Existing compound holds promise for reducing Huntington's disease progression

December 7, 2015
A montage of three images of single striatal neurons transfected with a disease-associated version of huntingtin, the protein that causes Huntington's disease. Nuclei of untransfected neurons are seen in the background (blue). The neuron in the center (yellow) contains an abnormal intracellular accumulation of huntingtin called an inclusion body (orange). Credit: Wikipedia/ Creative Commons Attribution 3.0 Unported license

Currently, there is no treatment to halt the progression of Huntington's disease (HD), a fatal genetic disorder that slowly robs sufferers of their physical and mental abilities. Now, researchers at University of California, San Diego School of Medicine have discovered that an existing compound, previously tested for diabetes, offers hope for slowing HD and its symptoms.

The study is published in the December 7, 2015 online issue of Nature Medicine.

"We're very excited by our pre-clinical testing of this compound (KD3010)," said Albert La Spada, MD, PhD, professor of pediatrics, cellular and molecular medicine and neurosciences at UC San Diego School of Medicine. "It improved motor function, reduced neurodegeneration and increased survival in a mouse model of Huntington's disease and reduced toxicity in neurons generated from human HD stem cells."

La Spada said these findings are particularly notable because the drug was well-tolerated by participants in a Phase Ib clinical trial for diabetes, conducted in 2006, by a now-defunct biotech company.

"We have a drug that was FDA approved for human use in a clinical trial. It did not produce any significant side effects. This means it has a good safety profile and so likely can be moved into testing in Huntington's patients much more quickly than compounds that have not been tested in humans. This is important since right now there is zero that can be done to alter the progression of this devastating disease."

La Spada's discovery of the drug's potential in HD builds upon more than a decade of research into the disorder's underlying molecular pathology. Much of that work has centered on misfolded proteins, which are known to be key culprits in HD and several other neurodegenerative diseases.

In HD, an inherited mutation in the huntingtin (htt) gene results in misfolded htt proteins accumulating in certain central nervous system cells, leading to progressive deterioration of involuntary movement control, cognitive decline and psychological problems. Approximately 30,000 Americans have HD and more than 200,000 are at-risk of inheriting the disease.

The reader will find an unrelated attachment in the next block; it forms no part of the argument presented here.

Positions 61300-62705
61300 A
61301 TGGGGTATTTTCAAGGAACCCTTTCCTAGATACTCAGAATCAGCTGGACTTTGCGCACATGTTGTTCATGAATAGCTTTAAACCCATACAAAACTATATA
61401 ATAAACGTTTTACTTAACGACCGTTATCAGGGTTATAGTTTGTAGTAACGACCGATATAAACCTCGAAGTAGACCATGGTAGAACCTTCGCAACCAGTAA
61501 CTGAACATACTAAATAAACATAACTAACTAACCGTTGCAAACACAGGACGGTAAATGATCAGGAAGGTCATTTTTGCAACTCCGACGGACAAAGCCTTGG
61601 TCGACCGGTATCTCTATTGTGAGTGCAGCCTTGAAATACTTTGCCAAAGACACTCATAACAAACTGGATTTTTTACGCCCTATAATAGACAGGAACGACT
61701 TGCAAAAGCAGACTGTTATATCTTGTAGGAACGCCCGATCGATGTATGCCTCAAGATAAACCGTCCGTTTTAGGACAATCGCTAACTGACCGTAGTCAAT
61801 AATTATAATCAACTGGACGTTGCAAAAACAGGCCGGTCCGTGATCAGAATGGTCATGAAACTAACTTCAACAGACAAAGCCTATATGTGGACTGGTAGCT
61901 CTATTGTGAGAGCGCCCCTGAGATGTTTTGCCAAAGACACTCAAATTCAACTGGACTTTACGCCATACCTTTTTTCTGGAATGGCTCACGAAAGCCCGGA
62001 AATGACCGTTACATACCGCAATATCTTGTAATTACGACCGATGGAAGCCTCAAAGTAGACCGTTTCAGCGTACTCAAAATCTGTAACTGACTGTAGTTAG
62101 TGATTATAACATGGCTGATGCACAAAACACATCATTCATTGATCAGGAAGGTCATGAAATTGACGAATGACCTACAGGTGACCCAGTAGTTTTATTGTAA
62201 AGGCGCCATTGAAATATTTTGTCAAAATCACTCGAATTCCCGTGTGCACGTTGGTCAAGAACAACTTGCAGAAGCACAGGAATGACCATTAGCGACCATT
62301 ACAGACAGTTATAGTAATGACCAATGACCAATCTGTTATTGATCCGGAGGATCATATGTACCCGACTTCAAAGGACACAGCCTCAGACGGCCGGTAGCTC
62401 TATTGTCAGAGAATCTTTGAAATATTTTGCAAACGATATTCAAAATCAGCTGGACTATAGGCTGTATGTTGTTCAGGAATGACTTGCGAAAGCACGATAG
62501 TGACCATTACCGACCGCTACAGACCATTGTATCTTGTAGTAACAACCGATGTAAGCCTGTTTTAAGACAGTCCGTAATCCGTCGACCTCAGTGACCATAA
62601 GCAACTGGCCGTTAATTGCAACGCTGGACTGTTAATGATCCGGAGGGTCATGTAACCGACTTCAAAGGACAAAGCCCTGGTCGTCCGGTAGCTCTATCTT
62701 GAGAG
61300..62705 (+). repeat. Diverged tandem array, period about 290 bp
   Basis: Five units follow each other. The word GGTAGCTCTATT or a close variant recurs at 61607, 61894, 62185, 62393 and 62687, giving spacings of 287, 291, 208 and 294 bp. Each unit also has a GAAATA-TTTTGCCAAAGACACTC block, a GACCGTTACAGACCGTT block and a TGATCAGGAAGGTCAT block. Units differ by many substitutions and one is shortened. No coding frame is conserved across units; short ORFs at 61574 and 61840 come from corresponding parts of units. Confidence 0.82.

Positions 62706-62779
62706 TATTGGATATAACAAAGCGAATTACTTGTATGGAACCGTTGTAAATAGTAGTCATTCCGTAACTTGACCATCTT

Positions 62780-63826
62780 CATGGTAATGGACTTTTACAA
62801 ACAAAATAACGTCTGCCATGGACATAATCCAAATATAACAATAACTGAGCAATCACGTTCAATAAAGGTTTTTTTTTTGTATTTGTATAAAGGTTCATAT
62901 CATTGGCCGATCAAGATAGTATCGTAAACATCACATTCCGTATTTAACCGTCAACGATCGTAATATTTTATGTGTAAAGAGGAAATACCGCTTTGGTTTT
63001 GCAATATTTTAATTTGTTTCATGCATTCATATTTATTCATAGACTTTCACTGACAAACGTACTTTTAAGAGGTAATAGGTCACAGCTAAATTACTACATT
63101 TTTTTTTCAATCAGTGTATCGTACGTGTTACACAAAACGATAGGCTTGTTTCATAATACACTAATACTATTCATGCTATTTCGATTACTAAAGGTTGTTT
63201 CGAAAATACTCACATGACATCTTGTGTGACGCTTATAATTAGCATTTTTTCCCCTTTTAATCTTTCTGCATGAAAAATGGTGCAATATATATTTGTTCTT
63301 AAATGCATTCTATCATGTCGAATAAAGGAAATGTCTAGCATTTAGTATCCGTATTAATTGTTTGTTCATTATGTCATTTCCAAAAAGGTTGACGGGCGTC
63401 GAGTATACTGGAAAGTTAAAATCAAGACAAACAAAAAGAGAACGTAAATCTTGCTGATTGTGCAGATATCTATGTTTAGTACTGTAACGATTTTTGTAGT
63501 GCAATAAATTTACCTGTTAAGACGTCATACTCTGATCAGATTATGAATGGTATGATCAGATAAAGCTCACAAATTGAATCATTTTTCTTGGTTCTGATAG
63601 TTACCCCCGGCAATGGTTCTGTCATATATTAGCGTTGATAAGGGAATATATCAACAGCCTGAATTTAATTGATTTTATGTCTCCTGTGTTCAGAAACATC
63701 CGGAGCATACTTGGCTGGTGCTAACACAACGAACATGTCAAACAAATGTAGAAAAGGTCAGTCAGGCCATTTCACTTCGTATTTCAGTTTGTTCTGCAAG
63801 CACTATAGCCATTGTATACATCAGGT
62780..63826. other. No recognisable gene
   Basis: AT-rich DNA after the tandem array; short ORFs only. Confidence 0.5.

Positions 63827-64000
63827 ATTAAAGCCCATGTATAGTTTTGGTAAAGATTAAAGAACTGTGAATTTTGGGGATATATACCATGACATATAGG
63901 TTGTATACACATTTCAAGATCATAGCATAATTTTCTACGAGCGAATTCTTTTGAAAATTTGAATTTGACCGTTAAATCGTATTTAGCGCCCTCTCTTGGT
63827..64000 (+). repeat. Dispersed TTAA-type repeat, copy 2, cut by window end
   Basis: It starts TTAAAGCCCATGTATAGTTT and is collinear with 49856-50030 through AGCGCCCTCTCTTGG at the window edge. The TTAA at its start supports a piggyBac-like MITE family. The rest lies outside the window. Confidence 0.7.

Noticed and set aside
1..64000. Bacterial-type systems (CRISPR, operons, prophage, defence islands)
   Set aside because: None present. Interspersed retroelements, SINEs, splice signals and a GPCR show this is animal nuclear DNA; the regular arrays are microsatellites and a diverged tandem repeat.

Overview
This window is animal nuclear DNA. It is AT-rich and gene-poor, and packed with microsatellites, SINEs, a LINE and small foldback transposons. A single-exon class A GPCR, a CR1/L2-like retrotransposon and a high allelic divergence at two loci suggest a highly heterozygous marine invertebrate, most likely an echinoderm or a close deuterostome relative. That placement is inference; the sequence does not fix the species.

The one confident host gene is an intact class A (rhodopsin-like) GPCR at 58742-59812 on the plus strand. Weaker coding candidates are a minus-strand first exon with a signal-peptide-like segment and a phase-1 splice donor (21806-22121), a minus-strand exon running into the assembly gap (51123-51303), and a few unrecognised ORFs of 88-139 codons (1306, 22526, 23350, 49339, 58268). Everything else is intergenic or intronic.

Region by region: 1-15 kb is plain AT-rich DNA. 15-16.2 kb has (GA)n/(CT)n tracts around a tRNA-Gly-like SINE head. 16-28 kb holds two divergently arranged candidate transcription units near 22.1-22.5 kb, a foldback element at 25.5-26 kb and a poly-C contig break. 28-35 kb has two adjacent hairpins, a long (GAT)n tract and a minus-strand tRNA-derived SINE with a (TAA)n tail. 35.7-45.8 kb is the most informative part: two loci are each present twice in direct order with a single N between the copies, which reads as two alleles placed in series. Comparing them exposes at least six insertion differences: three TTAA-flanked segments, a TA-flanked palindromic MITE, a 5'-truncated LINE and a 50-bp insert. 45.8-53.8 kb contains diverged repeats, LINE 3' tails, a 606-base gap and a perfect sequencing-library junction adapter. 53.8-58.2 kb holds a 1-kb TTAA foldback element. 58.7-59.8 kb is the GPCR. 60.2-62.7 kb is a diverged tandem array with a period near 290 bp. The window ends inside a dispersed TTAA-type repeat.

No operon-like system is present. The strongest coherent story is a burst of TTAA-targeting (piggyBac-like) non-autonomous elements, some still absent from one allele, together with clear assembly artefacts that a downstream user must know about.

La Spada, also chief of the Division of Genetics in the Department of Pediatrics at UC San Diego School of Medicine, is now consulting with other HD researchers about clinical trial design and hopes to initiate a KD3010 trial within 18 months.

Over the years, La Spada and his lab have sought to illuminate the cellular steps triggered by the mutant htt gene, in hopes of fully understanding how the gene mutation causes HD's progressive breakdown of in the brain.

In a major finding in 2006, La Spada and others showed that the mutated htt gene interferes with the function of PGC-1 alpha, a regulatory protein central to the creation and operation of mitochondria, the cell's energy factory. "By disrupting this function, the mutant htt gene reduces energy function needed for a nerve cell's survival," said La Spada.

In 2012, he expanded on PGC-1 alpha's role in HD with the discovery that its disruption also undermined healthy brain cells' ability to degrade damaged molecules. This leads to the accumulation of the problematic misfolded proteins, a hallmark of Huntington's, said La Spada. Conversely, he found that elevating levels of PGC-1 alpha in HD mice virtually eliminated the misfolded proteins and rescued neurological disease and neurodegeneration in the HD mice.

In his latest study, La Spada delved deeper into reduced PGC-1 alpha activity by evaluating certain key transcription factors that rely upon PGC-1 alpha for their ability to function. La Spada and colleagues noted that one of them, peroxisome proliferator-activated receptor delta (PPARδ), physically interacted with the htt protein in the brains of HD mice, and its function was greatly impaired in HD nerve cells. PPARδ had already been studied extensively in skeletal muscle, where it was found to enhance physical activity. "We learned that PPARδ was expressed in even larger amounts in the brain and we began to suspect that it might be important for brain function," said La Spada.

The researchers bred mice with a mutant version of PPARδ that would turn off, thereby reducing energy production and degradation of misfolded proteins in nerve cells. "These mice developed very severe symptoms of Huntington's disease," said La Spada. "This showed us that PPARδ was needed to make sure neurons worked optimally."

About the same time, La Spada became aware of a drug - KD3010 - developed a decade before and tested in diabetes trials, that would increase PPARδ activity. Last year, La Spada's team synthesized the compound and began testing it in HD mice. "We saw significant improvements in terms of neurodegeneration," he said. "It also extended their lives by 16 percent."

At the cellular level, La Spada said the drug improved mitochondrial energy production and helped mice get rid of the misfolded proteins. Since misfolded proteins also underlie Alzheimer's, Parkinson's and other neurodegenerative disorders, La Spada hopes that, if successful in HD, the compound can also be tested in other related neurological diseases.

Explore further: Two proteins offer a 'clearer' way to treat Huntington's disease

More information: PPAR-δ is repressed in Huntington's disease, is required for normal neuronal function and can be targeted therapeutically, Nature Medicine, DOI: 10.1038/nm.4003

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